Weatherboarded houses, Rolvenden
|Area||23.28 km2 (8.99 sq mi)|
|Population||1,414 (Civil Parish 2011)|
|• Density||61/km2 (160/sq mi)|
|OS grid reference|
|• London||46 mi (74 km) NW|
|Sovereign state||United Kingdom|
|Ambulance||South East Coast|
|EU Parliament||South East England|
The village of Rolvenden dates from Saxon times. The name 'Rolvenden' may originate from a chieftain Hropwulf, and would refer to the 'den or pasture of Hropwulf's people'. Den is the jutish word for swine pastures coming to connote the same but with associated hamlets or isolated farmsteads as well as in many instances cultivated land.
Rolvenden village originally had its sole population centre as a short linear settlement, the Street, along part of what is now the A28 Ashford to Hastings road. This was almost entirely burned down in 1665 during the Great Plague (except for the church and pub). This caused the villagers to abandon the Street and move a mile down the hill to the common land of the Layne during the 1660s. Already there was the Tudor house, where John Wesley later preached in the 18th century. The villagers later returned to rebuild the Street, resulting in the two small neighbourhoods: the Streyte and the younger, smaller and quieter Layne that can be seen today.
The population declined between 1830 and 1850, when many people left during and after the Swing Riots. This was caused by the public vestry system of Rolvenden parish making the conscious decision to provide the poor with a single payment for assisted passages to the colonies, as opposed to large ongoing payments for parish relief.
Rolvenden parish is now approximately ten square miles in area, consisting largely of farming and rural activities, with an increasing number of professional, craft and tourist services. Rolvenden is in the High Weald Area of Outstanding Natural Beauty.
The parish church was commissioned and supervised by monks from Canterbury in around 1220, has remained largely unchanged since 1480 and is dedicated to St Mary the Virgin. The 14th-century font has the arms of the Culpeper family on it, before their later prominence in the early administration of British North America. The war memorial in the churchyard was designed by Edwin Lutyens.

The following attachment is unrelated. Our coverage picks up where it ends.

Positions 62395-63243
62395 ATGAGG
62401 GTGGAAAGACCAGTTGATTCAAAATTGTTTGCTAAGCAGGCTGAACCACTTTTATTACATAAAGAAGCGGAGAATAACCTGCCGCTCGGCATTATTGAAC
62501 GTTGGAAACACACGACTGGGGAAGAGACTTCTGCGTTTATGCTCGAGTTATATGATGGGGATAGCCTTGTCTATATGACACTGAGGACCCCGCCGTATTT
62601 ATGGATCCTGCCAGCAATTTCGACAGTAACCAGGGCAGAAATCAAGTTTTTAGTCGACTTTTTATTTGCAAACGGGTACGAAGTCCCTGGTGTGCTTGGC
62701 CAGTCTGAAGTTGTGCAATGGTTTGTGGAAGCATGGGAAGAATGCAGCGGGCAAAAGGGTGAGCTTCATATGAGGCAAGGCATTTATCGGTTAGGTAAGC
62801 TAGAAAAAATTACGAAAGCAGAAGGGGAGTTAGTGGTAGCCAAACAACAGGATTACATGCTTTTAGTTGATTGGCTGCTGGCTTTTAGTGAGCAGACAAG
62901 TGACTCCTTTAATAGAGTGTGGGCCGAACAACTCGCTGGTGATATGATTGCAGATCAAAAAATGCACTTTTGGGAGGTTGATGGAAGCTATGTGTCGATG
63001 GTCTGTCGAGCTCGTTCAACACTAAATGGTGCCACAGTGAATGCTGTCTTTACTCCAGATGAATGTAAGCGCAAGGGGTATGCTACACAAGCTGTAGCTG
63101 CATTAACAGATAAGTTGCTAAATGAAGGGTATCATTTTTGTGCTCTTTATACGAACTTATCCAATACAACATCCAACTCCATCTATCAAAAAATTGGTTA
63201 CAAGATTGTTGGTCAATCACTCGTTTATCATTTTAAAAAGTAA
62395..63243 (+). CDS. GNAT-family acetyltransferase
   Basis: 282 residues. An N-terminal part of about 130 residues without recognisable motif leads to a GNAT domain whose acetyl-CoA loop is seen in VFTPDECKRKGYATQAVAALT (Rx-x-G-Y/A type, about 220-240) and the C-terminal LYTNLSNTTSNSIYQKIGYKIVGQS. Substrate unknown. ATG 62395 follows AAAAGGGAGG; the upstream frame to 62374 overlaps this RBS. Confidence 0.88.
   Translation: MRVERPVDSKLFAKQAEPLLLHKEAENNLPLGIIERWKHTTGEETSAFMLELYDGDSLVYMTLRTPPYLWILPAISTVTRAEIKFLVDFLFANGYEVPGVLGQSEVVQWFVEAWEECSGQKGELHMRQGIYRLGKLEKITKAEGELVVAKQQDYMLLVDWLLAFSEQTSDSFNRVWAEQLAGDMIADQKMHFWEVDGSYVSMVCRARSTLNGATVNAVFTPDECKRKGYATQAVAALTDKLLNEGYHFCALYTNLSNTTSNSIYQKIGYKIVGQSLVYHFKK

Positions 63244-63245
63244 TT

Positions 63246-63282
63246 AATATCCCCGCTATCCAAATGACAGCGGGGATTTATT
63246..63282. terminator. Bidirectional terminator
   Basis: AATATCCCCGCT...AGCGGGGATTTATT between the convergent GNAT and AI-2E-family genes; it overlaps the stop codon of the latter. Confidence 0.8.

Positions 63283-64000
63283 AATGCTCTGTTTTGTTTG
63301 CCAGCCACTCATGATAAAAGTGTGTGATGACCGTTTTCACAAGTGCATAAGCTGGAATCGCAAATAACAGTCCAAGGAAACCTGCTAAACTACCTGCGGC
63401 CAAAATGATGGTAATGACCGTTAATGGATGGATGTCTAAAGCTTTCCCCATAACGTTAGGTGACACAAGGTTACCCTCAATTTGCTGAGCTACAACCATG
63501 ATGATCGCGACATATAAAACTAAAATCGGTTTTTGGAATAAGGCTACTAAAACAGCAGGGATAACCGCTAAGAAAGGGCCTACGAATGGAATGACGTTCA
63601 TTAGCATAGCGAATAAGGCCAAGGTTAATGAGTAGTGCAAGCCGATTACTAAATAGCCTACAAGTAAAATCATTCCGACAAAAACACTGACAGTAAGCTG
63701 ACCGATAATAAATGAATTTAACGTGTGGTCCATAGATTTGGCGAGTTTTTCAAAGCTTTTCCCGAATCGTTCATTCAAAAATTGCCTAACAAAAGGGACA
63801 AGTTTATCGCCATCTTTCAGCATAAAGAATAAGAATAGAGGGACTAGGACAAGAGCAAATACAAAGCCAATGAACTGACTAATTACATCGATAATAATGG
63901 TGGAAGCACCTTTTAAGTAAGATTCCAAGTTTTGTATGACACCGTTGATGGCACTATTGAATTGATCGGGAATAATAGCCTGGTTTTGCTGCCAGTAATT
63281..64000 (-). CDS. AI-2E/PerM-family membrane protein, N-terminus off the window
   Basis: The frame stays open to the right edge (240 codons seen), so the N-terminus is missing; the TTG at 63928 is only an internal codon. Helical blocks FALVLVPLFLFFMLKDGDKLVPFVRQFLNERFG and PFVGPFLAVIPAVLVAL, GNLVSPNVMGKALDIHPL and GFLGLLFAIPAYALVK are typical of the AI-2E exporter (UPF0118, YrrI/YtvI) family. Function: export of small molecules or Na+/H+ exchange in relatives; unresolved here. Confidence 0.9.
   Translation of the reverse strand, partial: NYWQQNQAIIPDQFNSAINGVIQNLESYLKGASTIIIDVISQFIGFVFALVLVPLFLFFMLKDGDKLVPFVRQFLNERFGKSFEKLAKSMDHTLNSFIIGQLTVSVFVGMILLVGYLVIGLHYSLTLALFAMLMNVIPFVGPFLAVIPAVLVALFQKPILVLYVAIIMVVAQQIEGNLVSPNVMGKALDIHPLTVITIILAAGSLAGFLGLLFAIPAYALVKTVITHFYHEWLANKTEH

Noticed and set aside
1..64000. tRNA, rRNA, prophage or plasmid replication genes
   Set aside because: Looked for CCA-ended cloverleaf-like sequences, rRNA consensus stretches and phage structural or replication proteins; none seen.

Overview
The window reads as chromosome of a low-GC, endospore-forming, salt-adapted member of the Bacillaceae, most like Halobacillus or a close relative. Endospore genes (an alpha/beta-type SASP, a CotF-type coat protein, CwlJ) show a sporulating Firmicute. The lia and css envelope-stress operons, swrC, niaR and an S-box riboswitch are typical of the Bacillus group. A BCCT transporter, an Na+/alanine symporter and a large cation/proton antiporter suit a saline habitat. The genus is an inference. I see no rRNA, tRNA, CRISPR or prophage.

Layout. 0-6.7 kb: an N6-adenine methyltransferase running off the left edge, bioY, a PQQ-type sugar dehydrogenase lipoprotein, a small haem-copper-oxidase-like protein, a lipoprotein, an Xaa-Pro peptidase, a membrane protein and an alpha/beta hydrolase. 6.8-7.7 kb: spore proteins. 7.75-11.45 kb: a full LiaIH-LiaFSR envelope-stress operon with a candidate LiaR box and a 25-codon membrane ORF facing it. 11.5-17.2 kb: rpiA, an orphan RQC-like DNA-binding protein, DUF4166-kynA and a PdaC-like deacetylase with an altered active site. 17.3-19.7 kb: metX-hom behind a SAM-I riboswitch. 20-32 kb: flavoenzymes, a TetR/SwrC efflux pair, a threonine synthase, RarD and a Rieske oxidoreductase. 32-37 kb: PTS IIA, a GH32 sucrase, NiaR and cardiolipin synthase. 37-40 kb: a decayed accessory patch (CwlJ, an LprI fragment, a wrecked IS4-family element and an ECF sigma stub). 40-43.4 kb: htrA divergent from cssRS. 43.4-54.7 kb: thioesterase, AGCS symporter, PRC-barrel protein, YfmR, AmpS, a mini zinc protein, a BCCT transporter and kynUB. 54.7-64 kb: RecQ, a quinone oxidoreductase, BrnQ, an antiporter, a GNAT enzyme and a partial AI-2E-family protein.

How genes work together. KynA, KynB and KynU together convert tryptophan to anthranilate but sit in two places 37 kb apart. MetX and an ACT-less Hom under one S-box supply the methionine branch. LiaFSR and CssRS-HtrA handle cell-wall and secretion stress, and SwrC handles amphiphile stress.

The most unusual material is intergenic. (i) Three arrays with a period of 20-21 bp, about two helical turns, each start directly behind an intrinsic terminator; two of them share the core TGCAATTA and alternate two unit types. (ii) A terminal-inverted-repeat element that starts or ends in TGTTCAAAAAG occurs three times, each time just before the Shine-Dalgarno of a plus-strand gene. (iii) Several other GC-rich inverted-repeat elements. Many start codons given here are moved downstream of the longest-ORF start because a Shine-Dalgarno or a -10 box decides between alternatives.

An oddity of the church is the Squire's pew, a room upstairs furnished with a table and Chippendale chairs, built for the Gibbons family from Hole Park for separately looking down on the main congregation.
Lady Jane Grey, who was the first queen regnant (a queen ruling in her own right rather than through being married to a king) of England for nine days in 1554, until her cousin Queen Mary seized power before she could be crowned (and later had her beheaded), lived at nearby Halden Place. The Reverend John Frankesh of Rolvenden became one of the Kent Marian Martyrs when he was burned at the stake in Canterbury on 12 July 1555 - he is named among the 41 martyrs inscribed on the Martyrs' Memorial, near Wincheap Street, Canterbury and in Foxe's Book of Martyrs.
Frances Hodgson Burnett rented Great Maytham Hall, down from the higher land towards Rolvenden Layne, in 1898 and a blocked-up door in the old walled garden inspired her to write the well known children's novel "The Secret Garden". After her departure in 1907 the mansion was rebuilt in 1910 by Edwin Lutyens for the Rt Hon H.J. Tennant. The estate dates from Saxon times and at least four Norman lords had manors here. The Lutyens hall has since been divided into apartments and is used a retirement home. The gardens are open to the public through the National Gardens Scheme from April to October. The grade II listed Rolvenden War Memorial, erected in 1922, was designed by Lutyens at Tennant's instigation.
Hole Park on the Benenden Road opens its gardens to the public under the National Gardens Scheme. Edward Gibbon lived there and wrote a bestseller, The History of the Decline and Fall of the Roman Empire, which was published between 1776 and 1788.
Rolvenden Windmill is also on the Benenden Road. This restored post mill, first mentioned c.1580 and of a type now rare in Kent, is now probably[according to whom?] the best surviving example in the county. Its restoration was carried out in 1956 as a memorial to John Nicholas Barham who, according to the inscription, 'lived his short life within sight of it' and died in August 1955, just before his eighteenth birthday. The mill, which is privately owned and does not open to the public, stands on a little hill and was featured in the Tommy Steele film Half a Sixpence.
Economy, shops and amenitiesEdit
Korker Sausages started as small butchers in October 1954, now produces over 15 tonnes of sausages a week.
A collection of historic vehicles is housed on Rolvenden High Street in an antiques outlet. It specializes in Morgan three-wheeler motor cars with other vintage cars, motorcycles, bicycles, displays of toy and model cars.
There is a small shop situated in the heart of the village. There is also two public houses, The Bull Inn which also serves as a restaurant and The Star. There is another public house in Rolvenden Layne called The Ewe and Lamb.
Rolvenden has its own village hall which is available to hire.
The Kent and East Sussex Railway is on the parish eastern border. No dual carriageways or greater are in the civil parish, however footpaths cross the fields.
There is a bus service that runs through the village that goes to Hastings, Tenterden and Ashford.
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